I expected, and maybe hoped, that through this experience I’d gain more empathy for those who vote differently than I do. In past election cycles, I’ve disagreed with “the other side” but I didn’t hate them and I didn’t fear them. This time, I do fear what will happen if a certain candidate is elected. I still can’t bring myself to evoke hate though. What I am uncomfortable with is the amount of hate that people seem to have towards both candidates. Again, I certainly dislike and fear one candidate but I still can’t say that I want him dead or that I want his family dead. I can’t understand why there is so much deep hate for the other side. Simply because there are differences in opinion, doesn’t mean we have to hate one another, does it? My Christian beliefs don’t mesh with the hate-filled comments, rhetoric, and behaviors of so many; many of whom also claim to have Christian roots. How can we as believers (be it as believers in a God or in humanity) dismiss these overt message s of hate, disrespect, and dismissal During Obama’s first election, I pushed back when I received an email labeling him as the Anti-Christ. I don’t know how disagreeing with someone can lead you to identifying him as such. I told a friend the other day that I feel numb. I am trying so desperately to understand how we as a collective people can have such unbridled hate towards one another. Hate based on race, religion, ethnicity, social status, gender, sexual orientation, political party, career, etc. etc. etc. Are we in a time of the absolute antithesis of the Ubuntu philosophy? Are we only capable of being in selfish battle with one another?
During other periods of emotional turmoil, I have found myself turning first to my church. I refer not just to my local church, but to the denomination and universal church; the big “C” in Church, if you will. During the past year, however, I have felt my spirit at odds with the church. Those who are familiar with the structure of the Methodist church are aware that we are a part of a global congregational structure and refer to the “Book of Discipline” for our rules and order. The Methodist Church has failed to evolve and continues to systematically exclude believers. Clearly I have opinions, strong opinions, on this topic. At last year’s General Conference, the Methodist Church tabled difficult conversations and decisions in an effort to avoid a division within the denomination. While the church avoided division, an entire segment of the population continues to not be fully welcomed or affirmed within our doors. I read the live reports of the conference with a heavy heart. I continue to struggle reconciling my love for my local congregation with the knowledge that our global infrastructure does not permit inclusion. Following the conference, I set up a meeting with my pastor to share my struggles. As I explained to him, my struggle is not with my personal faith but with my faith in the church. He listened and was completely authentic and appropriate but not able to “fix” the problem for me. Logan overheard me talking to Trey about my feelings and asked for clarification. My 10-year-old continues to ask why we attend a church that allows exclusion and I don’t know how to explain it to him. I don’t know how to explain it to myself. My attendance has been less regular since May and I’m really struggling. Exclusion and hate goes completely against what I believe as a Christian.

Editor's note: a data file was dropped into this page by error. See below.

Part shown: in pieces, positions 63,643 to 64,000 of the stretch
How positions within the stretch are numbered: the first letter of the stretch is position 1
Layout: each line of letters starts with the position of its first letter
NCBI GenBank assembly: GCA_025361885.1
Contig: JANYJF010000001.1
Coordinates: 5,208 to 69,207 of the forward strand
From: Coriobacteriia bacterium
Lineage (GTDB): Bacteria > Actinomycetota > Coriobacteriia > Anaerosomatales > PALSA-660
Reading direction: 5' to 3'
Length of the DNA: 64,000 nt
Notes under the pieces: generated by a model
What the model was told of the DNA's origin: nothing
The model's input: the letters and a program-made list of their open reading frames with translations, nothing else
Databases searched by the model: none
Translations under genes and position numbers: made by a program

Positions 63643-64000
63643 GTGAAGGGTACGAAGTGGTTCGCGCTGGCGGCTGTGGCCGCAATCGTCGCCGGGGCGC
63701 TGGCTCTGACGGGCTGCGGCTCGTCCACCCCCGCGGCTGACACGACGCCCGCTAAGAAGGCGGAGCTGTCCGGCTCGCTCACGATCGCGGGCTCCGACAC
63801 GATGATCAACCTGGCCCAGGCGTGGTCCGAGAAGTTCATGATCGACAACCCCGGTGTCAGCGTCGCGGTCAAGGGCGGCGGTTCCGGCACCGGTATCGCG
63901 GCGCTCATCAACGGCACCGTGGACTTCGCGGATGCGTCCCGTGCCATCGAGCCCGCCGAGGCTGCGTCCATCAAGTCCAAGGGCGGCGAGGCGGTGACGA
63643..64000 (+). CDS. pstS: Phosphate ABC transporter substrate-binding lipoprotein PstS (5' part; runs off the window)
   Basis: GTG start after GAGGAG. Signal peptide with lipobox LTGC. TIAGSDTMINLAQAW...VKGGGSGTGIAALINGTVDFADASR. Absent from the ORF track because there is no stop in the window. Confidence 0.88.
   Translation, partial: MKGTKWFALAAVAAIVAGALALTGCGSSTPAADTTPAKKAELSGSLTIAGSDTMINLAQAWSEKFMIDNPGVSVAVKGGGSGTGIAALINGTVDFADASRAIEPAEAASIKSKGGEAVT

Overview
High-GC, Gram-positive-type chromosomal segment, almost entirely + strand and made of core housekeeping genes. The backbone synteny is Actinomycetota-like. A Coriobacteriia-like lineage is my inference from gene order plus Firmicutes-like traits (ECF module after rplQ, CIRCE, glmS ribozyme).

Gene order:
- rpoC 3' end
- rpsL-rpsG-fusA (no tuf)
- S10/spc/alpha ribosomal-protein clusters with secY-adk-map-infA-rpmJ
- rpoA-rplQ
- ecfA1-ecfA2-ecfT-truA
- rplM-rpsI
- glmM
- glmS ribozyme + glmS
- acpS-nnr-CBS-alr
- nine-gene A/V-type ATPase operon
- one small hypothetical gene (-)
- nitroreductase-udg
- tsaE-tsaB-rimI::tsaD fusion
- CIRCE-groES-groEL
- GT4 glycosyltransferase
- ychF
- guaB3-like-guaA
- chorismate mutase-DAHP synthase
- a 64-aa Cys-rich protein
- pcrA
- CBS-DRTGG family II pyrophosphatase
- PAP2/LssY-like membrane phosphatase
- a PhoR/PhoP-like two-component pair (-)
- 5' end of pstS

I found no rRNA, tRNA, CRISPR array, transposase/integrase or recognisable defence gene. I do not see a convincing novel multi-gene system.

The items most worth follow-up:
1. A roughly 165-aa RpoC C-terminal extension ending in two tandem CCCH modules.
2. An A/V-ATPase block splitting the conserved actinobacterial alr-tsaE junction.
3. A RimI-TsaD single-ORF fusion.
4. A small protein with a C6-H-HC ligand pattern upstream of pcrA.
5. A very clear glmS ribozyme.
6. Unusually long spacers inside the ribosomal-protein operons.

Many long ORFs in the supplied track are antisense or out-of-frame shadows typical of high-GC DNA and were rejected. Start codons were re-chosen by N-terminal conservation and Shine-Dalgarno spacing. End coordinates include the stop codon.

As I stated, my heart and head are weary. I’ve listened and I’m afraid of what I’ve heard. It is time to interact, to seek change, to impact healing. I will vote, I will pray, and I will continue to listen. I have to believe that behind the loud voices, much like mine has been at times, there are voices sharing messages of love, peace, and unity. I have to believe that these quiet voices belong to the change makers. I am fearful though. I desperately want to believe in a country and in a church that welcomes all who are believers, that takes care of all who contribute, and that teaches all who will listen. During a sermon, one of our church’s former pastors, Lynn Kilbourne, challenged listeners to recognize that we focus what we treasures. For example, if my treasures are material, there lie my efforts and energy. My treasures are my family, my faith, and my country. My efforts and energy must go to making this a better place even when I’m weary and lacking understanding. I must continue to listen and strive towards unselfish interaction. I’m tired but this is too important to ignore.